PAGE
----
At the time of writing, generalisable and standardised guidelines in the management of any group of patients (cancer or otherwise) are limited, albeit growing. This largely stems from incomplete published data mired by study limitations in the face of a novel and formidable resource-consuming opponent in COVID-19. Most available data largely encapsulate superficial epidemiological elements without the corresponding granular details to glean true context. For instance, we have some preliminary information regarding disease kinetics stemming from the first several hundred cases in Wuhan,2 but do not have case specifics of the index patient, or ‘patient zero’. The exact pathogenesis of the disease is poorly understood, although it is thought to gain entry through an angiotensin converting enzyme target;10 however, the reported studies describing hypertension as a risk factor9 lack data pertaining to concurrent antihypertensive use (i.e., angiotensin converting enzyme inhibitors), a critical detail when contemplating risk mitigation strategies. Additionally, it is quite intuitive that cancer patients are most vulnerable to disease transmission, however it is unclear whether the indiscriminate omission of all cancer therapies is truly beneficial under such circumstances.

It is likely that many of the queries mentioned here will already be clarified by the time of this publication given the rapid pace of COVID-19 reporting. Reassuringly, there are innumerable research efforts exploring anti-infective therapies, vaccine strategies, antibody-based treatments, and anticytokine directed approaches, in the hope of expeditiously curtailing the devastating health, psychosocial, and economic impact this pathogen has inflicted upon society. While solace can be taken in the mass, scaled initiatives undertaken to discover a cure, greater solace can be taken in serving alongside the innumerable physicians, nurses, medical assistants, hospital staff, first responders, and caretakers as they selflessly tend to the human suffering imposed by this world-wide pandemic. While the data may not be perfect, the humanity of those showcasing their heroism during this unprecedented time clearly is.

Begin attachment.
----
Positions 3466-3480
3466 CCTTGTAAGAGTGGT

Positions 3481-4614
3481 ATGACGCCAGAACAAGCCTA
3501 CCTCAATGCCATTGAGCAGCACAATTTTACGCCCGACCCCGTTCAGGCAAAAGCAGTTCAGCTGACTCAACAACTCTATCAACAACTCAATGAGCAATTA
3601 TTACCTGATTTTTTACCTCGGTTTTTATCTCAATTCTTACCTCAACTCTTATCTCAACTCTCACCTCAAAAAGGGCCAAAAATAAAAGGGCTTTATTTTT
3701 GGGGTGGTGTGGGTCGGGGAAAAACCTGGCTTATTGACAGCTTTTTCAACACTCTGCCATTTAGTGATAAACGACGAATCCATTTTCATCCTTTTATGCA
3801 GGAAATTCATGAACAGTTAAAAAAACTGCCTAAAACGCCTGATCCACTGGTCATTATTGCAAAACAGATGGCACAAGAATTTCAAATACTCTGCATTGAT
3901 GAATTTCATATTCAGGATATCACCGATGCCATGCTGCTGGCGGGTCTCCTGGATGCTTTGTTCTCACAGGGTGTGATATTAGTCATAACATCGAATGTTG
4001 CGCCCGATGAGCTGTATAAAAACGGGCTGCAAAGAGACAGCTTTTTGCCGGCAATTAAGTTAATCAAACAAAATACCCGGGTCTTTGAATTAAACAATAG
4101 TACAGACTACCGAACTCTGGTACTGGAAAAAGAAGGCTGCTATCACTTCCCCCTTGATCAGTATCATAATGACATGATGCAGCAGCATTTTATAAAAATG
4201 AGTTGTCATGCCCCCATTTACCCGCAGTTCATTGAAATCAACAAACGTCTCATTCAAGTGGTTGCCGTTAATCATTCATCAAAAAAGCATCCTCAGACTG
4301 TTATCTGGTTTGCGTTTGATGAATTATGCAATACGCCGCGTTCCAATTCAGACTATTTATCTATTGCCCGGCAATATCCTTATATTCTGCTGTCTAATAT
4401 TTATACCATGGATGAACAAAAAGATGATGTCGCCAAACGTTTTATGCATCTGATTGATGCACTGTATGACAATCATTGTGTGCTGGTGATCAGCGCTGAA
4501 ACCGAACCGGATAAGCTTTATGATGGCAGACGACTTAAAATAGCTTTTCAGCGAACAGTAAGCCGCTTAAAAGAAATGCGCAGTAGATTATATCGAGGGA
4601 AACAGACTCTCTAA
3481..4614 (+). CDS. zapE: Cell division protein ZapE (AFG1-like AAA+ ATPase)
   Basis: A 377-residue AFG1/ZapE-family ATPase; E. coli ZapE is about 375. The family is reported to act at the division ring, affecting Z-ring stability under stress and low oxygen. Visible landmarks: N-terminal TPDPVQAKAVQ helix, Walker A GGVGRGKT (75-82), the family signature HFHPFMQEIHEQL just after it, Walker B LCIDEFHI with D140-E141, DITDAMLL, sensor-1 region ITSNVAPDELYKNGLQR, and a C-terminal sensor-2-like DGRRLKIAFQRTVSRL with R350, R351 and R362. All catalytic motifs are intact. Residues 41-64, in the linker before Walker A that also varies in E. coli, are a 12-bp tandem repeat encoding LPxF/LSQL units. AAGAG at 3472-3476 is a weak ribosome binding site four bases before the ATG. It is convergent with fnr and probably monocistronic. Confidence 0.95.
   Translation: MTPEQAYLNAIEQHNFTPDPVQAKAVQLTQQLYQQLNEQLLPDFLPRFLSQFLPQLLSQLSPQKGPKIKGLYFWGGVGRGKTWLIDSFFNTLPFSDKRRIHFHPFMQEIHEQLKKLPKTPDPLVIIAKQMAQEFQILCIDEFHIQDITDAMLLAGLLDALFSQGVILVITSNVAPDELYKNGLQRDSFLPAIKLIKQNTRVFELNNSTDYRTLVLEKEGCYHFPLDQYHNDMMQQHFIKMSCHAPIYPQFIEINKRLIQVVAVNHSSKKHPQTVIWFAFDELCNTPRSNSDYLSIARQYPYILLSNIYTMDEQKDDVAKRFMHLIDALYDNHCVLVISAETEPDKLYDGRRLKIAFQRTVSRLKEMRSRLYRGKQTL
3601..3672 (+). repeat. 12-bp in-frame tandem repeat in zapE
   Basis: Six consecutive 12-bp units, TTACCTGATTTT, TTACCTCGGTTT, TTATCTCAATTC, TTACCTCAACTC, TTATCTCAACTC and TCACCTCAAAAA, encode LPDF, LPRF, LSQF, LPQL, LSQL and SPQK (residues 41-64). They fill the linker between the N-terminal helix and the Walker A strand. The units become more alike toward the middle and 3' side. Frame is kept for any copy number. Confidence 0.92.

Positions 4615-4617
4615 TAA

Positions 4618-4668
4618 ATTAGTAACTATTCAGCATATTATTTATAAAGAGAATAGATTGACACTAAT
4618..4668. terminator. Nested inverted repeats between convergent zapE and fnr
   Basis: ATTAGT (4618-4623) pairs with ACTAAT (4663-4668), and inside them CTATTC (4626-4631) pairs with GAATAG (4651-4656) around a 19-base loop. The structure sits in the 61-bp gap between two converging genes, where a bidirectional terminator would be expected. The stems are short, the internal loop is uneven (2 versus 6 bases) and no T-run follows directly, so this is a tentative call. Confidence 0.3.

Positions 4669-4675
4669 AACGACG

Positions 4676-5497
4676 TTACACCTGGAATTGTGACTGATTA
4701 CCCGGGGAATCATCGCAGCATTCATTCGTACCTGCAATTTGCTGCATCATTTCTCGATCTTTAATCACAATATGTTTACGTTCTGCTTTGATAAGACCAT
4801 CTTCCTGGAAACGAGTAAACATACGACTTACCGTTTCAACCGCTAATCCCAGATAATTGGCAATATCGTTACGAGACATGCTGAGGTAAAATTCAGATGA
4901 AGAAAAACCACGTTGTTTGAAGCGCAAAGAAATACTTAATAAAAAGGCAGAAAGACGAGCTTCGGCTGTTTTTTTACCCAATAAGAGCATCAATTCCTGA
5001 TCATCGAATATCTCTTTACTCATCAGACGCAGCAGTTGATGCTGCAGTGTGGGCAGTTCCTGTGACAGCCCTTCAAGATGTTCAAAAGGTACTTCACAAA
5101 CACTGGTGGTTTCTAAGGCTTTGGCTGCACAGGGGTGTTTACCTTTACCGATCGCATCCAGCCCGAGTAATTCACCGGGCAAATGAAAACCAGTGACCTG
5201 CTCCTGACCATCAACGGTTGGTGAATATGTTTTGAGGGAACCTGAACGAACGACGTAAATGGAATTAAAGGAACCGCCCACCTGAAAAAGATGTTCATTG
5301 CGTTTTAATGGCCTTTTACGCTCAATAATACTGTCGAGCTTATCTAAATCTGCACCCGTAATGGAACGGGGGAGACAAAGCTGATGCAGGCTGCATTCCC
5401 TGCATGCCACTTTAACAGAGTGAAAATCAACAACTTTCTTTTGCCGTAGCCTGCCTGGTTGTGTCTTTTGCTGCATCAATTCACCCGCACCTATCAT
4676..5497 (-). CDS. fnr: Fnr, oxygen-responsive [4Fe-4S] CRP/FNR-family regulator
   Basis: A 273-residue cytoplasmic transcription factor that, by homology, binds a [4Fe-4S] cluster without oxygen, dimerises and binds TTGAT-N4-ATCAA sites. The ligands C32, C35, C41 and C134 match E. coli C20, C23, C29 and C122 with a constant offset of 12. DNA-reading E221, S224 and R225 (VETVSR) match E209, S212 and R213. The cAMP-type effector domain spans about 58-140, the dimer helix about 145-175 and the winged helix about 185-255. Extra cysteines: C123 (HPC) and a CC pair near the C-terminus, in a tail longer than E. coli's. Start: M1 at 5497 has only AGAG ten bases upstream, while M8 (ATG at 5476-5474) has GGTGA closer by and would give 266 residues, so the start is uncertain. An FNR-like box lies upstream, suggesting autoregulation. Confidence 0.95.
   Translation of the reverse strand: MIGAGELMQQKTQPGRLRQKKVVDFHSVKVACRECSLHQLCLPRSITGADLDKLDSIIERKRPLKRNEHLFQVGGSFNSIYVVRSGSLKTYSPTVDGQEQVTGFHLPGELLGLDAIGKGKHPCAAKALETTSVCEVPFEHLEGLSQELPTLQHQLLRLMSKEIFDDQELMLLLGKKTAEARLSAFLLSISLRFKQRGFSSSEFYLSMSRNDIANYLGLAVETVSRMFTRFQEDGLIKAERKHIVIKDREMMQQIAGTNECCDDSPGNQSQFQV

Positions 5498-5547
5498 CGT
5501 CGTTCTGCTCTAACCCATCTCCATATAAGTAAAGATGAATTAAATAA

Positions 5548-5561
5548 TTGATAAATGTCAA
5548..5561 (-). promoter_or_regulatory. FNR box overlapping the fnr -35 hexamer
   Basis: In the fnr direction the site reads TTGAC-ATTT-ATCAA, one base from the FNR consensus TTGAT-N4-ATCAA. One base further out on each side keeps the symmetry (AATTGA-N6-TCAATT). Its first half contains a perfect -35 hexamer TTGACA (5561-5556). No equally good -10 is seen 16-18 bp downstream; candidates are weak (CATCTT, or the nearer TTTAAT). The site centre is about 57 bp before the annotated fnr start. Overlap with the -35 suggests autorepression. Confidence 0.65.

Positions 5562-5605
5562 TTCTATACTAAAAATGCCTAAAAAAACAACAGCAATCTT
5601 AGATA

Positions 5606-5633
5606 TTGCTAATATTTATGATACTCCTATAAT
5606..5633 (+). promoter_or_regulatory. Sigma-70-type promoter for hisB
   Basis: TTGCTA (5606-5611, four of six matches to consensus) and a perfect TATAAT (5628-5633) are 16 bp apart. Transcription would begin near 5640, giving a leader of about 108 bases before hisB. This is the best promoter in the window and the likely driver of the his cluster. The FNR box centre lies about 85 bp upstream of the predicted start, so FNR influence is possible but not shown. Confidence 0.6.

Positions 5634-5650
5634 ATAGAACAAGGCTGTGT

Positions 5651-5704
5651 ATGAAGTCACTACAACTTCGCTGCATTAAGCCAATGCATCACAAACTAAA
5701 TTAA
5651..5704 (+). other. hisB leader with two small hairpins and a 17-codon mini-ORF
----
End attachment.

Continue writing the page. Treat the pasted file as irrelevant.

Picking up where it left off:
Johns Hopkins Coronavirus Resource Center. Coronavirus COVID-19 global cases by the center for systems science and engineering. 2020. Available at: Last accessed: 21 April 2020. Li Q et al. Early transmission dynamics in Wuhan, China, of novel coronavirus–infected pneumonia. N Engl J Med. 2020;382:1199-207. McMichael T et al. Epidemiology of Covid-19 in a long-term care facility in king county, Washington. N Engl J Med. 2020;DOI:10.1056/NEJMoa2005412. Liang W et al. Cancer patients in SARS-CoV-2 infection: a nationwide analysis in China. Lancet Oncol. 2020;21(3):335-7. Abers M et al. Checkpoint inhibition and infectious diseases: a good thing? Trends Mol Med. 2019;25(12):1080-93. Choi J, Lee SY. Clinical characteristics and treatment of immune-related adverse events of immune checkpoint inhibitors. Immune Netw. 2020;20(1):e9. Acharya UH et al. Management of cytokine release syndrome and neurotoxicity in chimeric antigen receptor (CAR) T cell therapy. Expert Rev Hematol. 2019;12:195-205. Hirayama AV et al. The response to lymphodepletion impacts PFS in patients with aggressive non-Hodgkin lymphoma patients treated with CD19 CAR T cells. Blood. 2019;133(17):1876-87. Guan W et al. Clinical characteristics of coronavirus disease 2019 in China. N Engl J Med. 2020;DOI:10.1056/NEJMoa2002032. Wan Y et al. Receptor recognition by novel coronavirus from Wuhan: an analysis based on decade-long structural studies of SARS. J Virology. 2020;DOI:10.1128/JVI.00127-20.